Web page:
Yesterday's blog coverage was just too short to include the depth of advice the experts at the Small Business Intelligence Forum shared, so here are a few more ideas: -Savvy SIGNAL Scape reader Ross Andrews, ARC Program Manager, Contractor - BVTI, beat this reporter to the punch on a very important item that should be on every small company's list if it wants to do business with the intelligence community: register with the Acquisition Resource Center. See his full comment at http://bit.ly/bXmzFM.
It's sometimes difficult to figure out what's the bigger secret - intelligence or the acquisition processes of the organizations that gather it. CIA, NSA, DIA plus 13 more agencies are collectively known as the intelligence community (IC), but that's where most of the similarity ends when it comes to these information hunters and gathers when it comes to purchasing goods, services or "carbon units." One fact is absolutely true and as open source as is possible: small businesses have advocates in IC agencies that fight tooth and nail in their interest. Some of these experts presented valuable secrets as well as common sense about how to capture the IC's business at the AFCEA International Small Business Intelligence Forum.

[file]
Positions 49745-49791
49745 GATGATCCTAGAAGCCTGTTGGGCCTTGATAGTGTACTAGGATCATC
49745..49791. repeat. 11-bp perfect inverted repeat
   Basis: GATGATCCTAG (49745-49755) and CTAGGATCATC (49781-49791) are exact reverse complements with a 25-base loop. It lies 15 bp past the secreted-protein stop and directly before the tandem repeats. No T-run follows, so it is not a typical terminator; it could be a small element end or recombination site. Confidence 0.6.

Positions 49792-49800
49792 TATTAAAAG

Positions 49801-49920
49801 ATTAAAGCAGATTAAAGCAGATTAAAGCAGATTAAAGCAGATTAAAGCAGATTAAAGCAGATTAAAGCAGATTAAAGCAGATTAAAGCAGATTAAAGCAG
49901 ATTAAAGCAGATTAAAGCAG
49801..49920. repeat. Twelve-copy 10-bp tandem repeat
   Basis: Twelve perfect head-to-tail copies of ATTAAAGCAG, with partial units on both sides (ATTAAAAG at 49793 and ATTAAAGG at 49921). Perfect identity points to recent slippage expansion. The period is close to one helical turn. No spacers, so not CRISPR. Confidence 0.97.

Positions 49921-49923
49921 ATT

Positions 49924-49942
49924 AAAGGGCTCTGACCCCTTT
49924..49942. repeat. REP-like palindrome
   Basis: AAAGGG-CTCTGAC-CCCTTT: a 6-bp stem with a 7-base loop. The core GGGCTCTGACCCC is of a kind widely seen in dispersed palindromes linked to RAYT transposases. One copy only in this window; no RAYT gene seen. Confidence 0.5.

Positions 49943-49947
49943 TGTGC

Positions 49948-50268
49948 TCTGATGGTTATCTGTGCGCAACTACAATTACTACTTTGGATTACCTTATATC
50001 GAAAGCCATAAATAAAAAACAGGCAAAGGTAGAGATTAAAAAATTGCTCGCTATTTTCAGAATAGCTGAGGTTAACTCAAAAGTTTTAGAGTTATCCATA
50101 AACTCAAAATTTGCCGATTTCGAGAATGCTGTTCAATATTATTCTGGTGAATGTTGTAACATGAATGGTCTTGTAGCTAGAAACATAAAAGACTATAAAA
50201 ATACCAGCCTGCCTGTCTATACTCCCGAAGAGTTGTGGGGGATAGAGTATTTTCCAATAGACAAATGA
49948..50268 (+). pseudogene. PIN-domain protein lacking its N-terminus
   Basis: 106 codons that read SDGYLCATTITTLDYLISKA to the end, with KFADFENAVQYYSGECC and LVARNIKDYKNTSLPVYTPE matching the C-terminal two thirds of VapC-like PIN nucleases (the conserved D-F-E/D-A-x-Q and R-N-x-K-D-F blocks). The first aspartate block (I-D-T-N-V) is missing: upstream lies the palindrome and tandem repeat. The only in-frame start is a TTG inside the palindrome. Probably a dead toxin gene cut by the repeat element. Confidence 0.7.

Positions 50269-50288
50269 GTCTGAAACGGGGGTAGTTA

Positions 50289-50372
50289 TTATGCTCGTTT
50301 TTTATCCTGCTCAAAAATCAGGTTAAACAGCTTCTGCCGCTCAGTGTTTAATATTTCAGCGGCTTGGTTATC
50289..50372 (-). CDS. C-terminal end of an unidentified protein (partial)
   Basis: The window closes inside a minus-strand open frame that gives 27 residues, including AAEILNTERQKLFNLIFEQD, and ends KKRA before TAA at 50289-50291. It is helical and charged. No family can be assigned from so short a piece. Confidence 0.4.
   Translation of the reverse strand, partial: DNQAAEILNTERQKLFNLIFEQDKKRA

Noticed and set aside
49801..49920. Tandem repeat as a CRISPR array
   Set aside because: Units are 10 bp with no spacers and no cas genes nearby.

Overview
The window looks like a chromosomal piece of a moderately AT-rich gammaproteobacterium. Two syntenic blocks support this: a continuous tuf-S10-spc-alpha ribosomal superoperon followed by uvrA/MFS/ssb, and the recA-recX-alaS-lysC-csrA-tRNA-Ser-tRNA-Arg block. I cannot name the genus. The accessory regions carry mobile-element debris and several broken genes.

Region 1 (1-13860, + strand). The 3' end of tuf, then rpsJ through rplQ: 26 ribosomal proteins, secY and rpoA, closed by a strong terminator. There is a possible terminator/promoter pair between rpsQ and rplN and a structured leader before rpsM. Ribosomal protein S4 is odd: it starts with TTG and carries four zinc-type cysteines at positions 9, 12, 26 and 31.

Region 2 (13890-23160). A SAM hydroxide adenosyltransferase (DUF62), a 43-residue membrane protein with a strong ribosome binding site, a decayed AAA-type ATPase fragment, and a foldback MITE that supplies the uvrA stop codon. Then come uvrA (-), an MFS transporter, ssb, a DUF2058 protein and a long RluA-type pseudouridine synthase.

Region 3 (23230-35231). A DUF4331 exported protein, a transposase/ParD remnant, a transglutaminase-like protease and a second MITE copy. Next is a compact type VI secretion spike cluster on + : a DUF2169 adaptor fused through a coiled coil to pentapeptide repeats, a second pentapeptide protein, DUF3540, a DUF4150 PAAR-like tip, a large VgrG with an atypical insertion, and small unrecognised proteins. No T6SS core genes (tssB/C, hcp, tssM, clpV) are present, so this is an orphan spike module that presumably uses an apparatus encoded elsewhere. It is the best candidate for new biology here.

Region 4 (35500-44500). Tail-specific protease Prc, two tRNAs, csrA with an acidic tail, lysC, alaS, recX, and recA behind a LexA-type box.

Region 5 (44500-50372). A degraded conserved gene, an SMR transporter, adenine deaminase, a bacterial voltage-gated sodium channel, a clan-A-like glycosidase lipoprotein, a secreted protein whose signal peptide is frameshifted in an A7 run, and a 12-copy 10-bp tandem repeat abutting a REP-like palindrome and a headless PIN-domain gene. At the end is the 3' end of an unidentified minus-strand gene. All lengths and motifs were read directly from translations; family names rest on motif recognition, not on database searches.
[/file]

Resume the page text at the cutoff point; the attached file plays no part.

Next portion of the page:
AFCEA's Intelligence Department has launched yet another blog. This one focuses on how technology can (or should) be used by intelligence professionals. Bob Gourley serves as the man behind the mask--er, blog. He's the founder and CTO of Crucial Point LLC, a technology research and advisory firm, and he is also the primary blogger at CTOvision.com. If that's not enough, Gourley is a former CTO of the Defense Intelligence Agency and a former senior executive with Northrop Grumman.
The intelligence community has been leading the government pack in its collaboration efforts. Christopher Dorobek points to 9/11 and other examples to show how government realized it needed a better way to collect, process and share intelligence data in this month's Incoming column, "The Intelligence Community Writes the Book on Collaboration."